Every time we turn on a faucet, we take it for granted it will dispense clean, fresh, safe water.
We learned again recently that's not always the case.
While it had no effects on the Parkersburg area, the chemical spill which left residents of Charleston and the surrounding area without water-in some cases, for more than a week-brought unwanted attention (once again) to West Virginia in national and international news stories.
And perhaps the biggest question to ask is: why, when a chemical leak-not from a manufacturer, but from a storage tank-happened early in the day, did it take nearly eight hours for the public to be notified about it?
While I haven't covered this anywhere near the extent the Charleston media have, it seems the fault to some degree may lie with the water company itself, but the vast majority of it appears to be the fault of the chemical storage company itself.
The positive: the agencies which got together to provide bottled water to people who need it are to be commended, and already have.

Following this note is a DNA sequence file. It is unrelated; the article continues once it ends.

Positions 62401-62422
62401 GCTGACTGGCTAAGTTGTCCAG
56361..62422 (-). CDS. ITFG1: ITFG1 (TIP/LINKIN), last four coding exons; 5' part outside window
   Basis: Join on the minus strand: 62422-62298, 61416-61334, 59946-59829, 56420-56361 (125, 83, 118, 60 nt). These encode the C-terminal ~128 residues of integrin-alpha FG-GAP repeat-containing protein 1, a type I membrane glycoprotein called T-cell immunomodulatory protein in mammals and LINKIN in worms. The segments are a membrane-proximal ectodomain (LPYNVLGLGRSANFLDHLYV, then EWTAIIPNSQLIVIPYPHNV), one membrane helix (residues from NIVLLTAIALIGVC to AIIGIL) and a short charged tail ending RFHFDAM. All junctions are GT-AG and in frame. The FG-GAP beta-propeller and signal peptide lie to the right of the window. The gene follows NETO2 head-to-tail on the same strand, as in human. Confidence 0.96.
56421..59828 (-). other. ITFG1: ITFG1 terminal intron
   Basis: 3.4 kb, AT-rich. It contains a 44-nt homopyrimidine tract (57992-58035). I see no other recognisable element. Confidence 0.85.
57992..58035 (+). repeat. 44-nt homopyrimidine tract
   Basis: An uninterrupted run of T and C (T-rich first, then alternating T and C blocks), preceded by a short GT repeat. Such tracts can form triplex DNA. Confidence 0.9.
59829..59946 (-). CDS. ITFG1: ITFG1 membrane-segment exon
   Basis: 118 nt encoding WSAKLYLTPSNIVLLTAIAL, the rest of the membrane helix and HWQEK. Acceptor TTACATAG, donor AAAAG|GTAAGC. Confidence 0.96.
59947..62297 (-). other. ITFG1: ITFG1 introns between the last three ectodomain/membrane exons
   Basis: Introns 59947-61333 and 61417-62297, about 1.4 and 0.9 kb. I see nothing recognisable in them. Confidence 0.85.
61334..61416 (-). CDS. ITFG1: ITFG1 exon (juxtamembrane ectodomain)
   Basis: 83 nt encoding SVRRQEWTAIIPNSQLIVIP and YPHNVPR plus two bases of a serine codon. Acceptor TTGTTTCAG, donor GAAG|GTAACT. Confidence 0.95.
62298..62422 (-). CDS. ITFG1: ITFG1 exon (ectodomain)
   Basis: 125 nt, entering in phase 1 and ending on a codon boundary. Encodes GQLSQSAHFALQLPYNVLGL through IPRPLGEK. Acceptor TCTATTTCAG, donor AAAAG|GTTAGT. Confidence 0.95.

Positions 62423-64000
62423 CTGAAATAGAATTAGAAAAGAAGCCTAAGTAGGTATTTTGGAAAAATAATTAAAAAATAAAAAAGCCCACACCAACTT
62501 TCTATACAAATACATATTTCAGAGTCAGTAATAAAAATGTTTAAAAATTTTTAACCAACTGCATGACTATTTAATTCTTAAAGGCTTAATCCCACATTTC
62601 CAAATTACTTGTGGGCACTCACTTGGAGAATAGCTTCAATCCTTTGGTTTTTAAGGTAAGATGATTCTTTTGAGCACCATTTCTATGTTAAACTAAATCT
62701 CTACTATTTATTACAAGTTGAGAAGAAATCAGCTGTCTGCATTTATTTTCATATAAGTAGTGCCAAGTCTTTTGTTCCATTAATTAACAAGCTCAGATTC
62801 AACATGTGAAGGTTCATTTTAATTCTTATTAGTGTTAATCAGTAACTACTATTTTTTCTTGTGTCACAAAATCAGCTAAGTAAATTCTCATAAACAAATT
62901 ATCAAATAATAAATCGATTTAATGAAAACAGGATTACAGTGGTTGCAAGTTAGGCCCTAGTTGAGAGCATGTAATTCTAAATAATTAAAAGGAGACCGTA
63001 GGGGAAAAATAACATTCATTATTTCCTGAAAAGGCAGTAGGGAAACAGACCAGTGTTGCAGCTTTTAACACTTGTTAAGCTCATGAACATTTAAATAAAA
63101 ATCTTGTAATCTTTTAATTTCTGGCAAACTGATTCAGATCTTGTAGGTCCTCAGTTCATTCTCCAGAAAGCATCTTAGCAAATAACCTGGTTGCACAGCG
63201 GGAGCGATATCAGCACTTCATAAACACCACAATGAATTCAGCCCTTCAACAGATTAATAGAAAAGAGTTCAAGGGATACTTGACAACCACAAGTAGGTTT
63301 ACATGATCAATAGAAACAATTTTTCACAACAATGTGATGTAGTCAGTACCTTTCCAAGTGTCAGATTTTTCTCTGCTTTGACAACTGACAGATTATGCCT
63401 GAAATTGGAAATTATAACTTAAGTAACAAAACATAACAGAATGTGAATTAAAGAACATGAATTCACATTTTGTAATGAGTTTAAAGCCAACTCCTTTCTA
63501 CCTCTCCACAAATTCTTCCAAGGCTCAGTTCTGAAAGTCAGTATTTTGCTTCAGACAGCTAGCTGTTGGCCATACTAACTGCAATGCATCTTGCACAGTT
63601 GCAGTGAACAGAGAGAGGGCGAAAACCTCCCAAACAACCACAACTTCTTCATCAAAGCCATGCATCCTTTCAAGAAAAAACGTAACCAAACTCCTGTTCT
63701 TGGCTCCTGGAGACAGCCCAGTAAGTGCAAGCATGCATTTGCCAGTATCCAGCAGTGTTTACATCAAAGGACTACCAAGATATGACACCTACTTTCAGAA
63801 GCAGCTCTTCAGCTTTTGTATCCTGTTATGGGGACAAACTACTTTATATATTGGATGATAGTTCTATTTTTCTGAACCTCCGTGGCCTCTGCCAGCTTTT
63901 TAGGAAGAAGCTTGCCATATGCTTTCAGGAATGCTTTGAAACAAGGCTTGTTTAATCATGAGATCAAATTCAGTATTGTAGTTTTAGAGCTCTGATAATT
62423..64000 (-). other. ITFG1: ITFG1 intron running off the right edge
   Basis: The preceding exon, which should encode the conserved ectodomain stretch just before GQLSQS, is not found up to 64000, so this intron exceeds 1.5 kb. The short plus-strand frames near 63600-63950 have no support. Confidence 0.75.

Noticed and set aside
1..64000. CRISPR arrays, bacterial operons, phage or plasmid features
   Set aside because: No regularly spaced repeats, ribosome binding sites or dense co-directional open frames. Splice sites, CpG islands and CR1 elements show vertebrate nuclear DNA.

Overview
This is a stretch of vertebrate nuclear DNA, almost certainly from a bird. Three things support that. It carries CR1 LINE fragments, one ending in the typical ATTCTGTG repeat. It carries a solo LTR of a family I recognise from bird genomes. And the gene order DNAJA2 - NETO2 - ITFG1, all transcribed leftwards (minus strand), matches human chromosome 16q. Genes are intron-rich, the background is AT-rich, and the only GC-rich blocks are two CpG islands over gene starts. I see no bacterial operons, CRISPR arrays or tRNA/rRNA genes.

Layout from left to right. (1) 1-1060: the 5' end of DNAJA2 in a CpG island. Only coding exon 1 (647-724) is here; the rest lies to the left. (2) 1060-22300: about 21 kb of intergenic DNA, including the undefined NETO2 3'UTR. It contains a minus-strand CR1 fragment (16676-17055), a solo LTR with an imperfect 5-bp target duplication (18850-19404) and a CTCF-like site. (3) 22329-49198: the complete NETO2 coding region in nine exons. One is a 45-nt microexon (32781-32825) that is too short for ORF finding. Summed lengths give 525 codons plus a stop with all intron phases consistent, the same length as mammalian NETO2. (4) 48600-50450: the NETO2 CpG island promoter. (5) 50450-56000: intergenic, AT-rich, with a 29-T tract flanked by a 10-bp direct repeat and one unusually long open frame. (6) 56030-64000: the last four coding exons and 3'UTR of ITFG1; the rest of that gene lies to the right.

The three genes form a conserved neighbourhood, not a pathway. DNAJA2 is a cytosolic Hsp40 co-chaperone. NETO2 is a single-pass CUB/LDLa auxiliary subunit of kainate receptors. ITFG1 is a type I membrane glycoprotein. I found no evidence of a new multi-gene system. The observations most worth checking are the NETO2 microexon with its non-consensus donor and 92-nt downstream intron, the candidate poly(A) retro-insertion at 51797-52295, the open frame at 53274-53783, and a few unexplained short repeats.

The question is: could it happen again, and could it happen here?
The awnser to both is: yes.
West Virginia lawmakers (whose 2014 session was suspended the day after it began because of the water crisis) are already scrambling to make laws in an effort to prevent such a fiasco from happening again.
But change might not result only from new state laws, but from a mass of lawsuits, some of which have already been filed.
Unfortunately, lessons are often learned the hard way.
Viewers with disabilities can get assistance accessing this station's FCC Public Inspection File by contacting the station with the information listed below. Questions or concerns relating to the accessibility of the FCC's online public file system should be directed to the FCC at 888-225-5322, 888-835-5322 (TTY), or firstname.lastname@example.org.